Rep. Kat Cammack (R-Fla.) has offered all Congress members who voted for the George Floyd Justice in Policing Act of 2021 to join her on a police ride-along to understand the consequences of defunding the police, but none have accepted.
Cammack explained H.R. 1280, the George Floyd Justice in Policing Act of 2021, on the John Solomon Reports podcast. "Essentially what it does," she said," is it defunds police, strips qualified immunity, redirects funding from police departments for critical grant programs, gives that money to groups like the NAACP and ACLU.
"And it ties accreditation to the fact that these departments now have to have citizen advisory boards signing off on their accreditation that are all funded by the ACLU and the NAACP, and that's just some of the garbage that's in this bill. It's truly harrowing. I actually had a call with all of my sheriffs and police chiefs and asked them for their take on it. And they said, 'We can't survive this bill.'"
Two hundred and twenty Congress members voted for the bill, including one Republican — who accidentally hit the wrong button and later changed his vote — while 212 voted against it, including two Democrats.
Cammack's husband is a S.W.A.T. medic, and she brought his bulletproof vest to the House floor when she gave her speech on March 3, recounting the calls that her husband has responded to.
"I took my husband's S.W.A.T. vest to the House floor," Cammack said. "And when the speaker addressed me, I dropped it right on the table in front of me and just launched into what I describe as the most personal speech I've ever delivered on the House floor. And it was to illustrate the fact that what they were doing in that moment was taking that same vest off my husband's back. And they don't see it that way, and that, to me, is a problem."
She detailed some of the situations that police encounter to her congressional colleagues.
"And so I talked to them," Cammack said, "about the fact that, 'Listen, you're not getting up at 2 a.m. in the morning to respond to a murder, you're not missing your children's birthday parties to go respond to gang shootings. What have you done to put yourself in the shoes of the men and women who wear this uniform?' And as far as I can tell, nothing.
"And that is why I was so adamant about saying what I said on the House floor and they gaveled me down. In the video, you can hear the speaker banging the gavel pretty violently, to get me to stop talking. But before I could finish, you know, they got me to sit down, they cut me off. And since then I have said, 'Well, if they're not gonna let me finish my speech, I'll do it in other ways.'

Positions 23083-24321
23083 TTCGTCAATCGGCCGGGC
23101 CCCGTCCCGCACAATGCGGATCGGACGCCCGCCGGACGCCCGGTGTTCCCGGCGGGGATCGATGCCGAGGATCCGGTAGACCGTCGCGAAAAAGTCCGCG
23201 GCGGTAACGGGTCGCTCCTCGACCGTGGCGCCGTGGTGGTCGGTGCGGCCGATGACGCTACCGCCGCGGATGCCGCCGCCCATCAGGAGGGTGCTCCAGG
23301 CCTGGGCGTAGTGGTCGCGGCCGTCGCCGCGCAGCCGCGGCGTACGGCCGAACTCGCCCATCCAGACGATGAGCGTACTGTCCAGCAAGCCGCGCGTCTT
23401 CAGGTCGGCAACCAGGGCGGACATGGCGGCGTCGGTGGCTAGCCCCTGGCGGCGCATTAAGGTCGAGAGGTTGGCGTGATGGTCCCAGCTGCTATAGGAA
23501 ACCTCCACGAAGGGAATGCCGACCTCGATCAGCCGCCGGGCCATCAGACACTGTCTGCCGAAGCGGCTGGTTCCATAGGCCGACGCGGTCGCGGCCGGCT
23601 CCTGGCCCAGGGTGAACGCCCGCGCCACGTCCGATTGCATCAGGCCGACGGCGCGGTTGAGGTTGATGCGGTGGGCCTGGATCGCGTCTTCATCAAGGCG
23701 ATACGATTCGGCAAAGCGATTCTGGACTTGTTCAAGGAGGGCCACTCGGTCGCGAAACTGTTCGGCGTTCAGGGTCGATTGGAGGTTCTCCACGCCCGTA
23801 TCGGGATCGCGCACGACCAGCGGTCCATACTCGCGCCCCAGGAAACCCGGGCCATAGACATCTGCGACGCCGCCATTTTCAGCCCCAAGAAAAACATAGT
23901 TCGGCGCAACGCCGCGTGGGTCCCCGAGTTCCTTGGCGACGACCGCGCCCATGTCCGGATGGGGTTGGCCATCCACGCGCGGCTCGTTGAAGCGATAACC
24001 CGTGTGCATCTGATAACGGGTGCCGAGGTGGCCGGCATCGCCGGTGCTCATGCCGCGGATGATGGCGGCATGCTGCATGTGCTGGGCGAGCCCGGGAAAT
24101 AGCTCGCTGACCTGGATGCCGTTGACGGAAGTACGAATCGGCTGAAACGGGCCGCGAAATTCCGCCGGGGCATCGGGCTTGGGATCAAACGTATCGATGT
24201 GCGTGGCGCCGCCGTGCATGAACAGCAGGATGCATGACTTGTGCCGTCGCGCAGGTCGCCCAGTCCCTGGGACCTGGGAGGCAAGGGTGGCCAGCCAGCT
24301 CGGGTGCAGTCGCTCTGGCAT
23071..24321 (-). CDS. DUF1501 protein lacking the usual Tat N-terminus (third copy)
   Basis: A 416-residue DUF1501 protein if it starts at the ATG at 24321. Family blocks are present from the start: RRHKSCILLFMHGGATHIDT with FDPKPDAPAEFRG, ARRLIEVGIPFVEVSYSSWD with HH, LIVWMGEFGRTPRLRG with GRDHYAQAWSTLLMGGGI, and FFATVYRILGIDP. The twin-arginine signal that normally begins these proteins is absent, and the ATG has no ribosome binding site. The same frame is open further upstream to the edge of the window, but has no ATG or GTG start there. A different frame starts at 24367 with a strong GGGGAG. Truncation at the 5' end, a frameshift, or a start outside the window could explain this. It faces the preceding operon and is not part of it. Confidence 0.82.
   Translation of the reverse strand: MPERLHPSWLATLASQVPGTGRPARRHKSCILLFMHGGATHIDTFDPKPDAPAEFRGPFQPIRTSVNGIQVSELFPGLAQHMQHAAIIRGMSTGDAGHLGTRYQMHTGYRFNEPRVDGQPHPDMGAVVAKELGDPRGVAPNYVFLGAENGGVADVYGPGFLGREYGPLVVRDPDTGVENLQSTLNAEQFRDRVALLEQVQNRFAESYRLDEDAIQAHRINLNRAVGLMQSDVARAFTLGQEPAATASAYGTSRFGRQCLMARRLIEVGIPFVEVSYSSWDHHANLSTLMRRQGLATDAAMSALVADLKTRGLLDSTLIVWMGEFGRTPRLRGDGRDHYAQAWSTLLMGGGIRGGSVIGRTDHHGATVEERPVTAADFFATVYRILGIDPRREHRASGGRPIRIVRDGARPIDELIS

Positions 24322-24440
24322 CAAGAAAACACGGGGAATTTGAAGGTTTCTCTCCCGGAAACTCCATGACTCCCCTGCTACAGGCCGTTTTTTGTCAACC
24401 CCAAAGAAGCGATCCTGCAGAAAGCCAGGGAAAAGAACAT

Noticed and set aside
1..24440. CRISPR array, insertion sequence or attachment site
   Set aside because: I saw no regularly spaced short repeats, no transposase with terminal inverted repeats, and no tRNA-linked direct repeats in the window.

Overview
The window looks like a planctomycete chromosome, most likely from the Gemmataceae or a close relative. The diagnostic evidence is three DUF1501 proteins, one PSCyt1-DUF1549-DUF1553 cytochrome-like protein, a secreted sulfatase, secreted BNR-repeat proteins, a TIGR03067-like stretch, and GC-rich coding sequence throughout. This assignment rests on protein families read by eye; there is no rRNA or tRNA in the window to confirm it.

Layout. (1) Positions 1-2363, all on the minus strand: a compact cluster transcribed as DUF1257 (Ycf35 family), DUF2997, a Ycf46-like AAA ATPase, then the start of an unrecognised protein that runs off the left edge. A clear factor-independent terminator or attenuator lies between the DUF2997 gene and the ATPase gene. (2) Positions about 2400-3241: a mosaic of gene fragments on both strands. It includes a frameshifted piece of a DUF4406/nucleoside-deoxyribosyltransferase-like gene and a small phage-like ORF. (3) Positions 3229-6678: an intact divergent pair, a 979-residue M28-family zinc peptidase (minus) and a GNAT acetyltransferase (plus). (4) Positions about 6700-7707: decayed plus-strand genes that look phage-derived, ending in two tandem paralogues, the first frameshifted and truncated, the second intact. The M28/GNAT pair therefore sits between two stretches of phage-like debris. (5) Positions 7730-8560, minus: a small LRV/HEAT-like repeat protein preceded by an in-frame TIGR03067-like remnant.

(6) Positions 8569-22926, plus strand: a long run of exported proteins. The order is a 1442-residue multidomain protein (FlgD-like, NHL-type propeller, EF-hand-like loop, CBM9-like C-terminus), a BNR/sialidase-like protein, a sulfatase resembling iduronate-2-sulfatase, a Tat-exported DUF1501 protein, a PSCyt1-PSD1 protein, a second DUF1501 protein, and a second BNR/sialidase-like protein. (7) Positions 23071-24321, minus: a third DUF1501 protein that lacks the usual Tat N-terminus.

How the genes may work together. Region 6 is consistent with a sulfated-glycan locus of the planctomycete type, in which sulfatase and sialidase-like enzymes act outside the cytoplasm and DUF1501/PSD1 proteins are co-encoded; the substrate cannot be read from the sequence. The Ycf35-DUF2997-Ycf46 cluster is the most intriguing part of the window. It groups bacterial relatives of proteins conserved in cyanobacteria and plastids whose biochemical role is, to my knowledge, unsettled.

"So this week, I actually had all my team hand-deliver letters to every single one of my colleagues that voted in support of this bill. And what I've done is I've challenged every single person who voted to defund the police to a ride-along, and I have made the commitment that I will fly to their districts, and I will do the ride-along with them."
When asked if any of the Congress members had accepted her police ride-along offer, Cammack responded, "They have not yet."
"I said, 'I will fly to your district, I will arrange the ride-along with your local sheriff's office, your police chief, I'll make it happen. If you want to come to my district and do a ride-along with my my folks, I'll make that happen.'"
Cammack also offered to put the Congress members in police academy simulation units to experience situations similar to what law enforcement officers face.
"'And if that doesn't work for you, I'll take you to your local police academy, and I'll put you in a sim[ulation] unit,'" she said. "'I want you, if you have 30 minutes, go in the sim unit. Tell me what you would do in those situations where you have less than a second to decide: Your life or theirs?'
"Are you going to be able to walk out of a sim unit after running those scenarios and still say, 'I think we need to defund the police'?
"No, you're gonna say we need to get them more money, we need to get more resources, we need to actually support them so that we are having this conversation down the road a year from now saying, 'Our communities are stronger, crime has gone down, retention is better, recruitment is up.' We need to be doing that. And I guarantee you that not a single soul that has voted to defund the police has done any of this, and that's what I'm looking to change."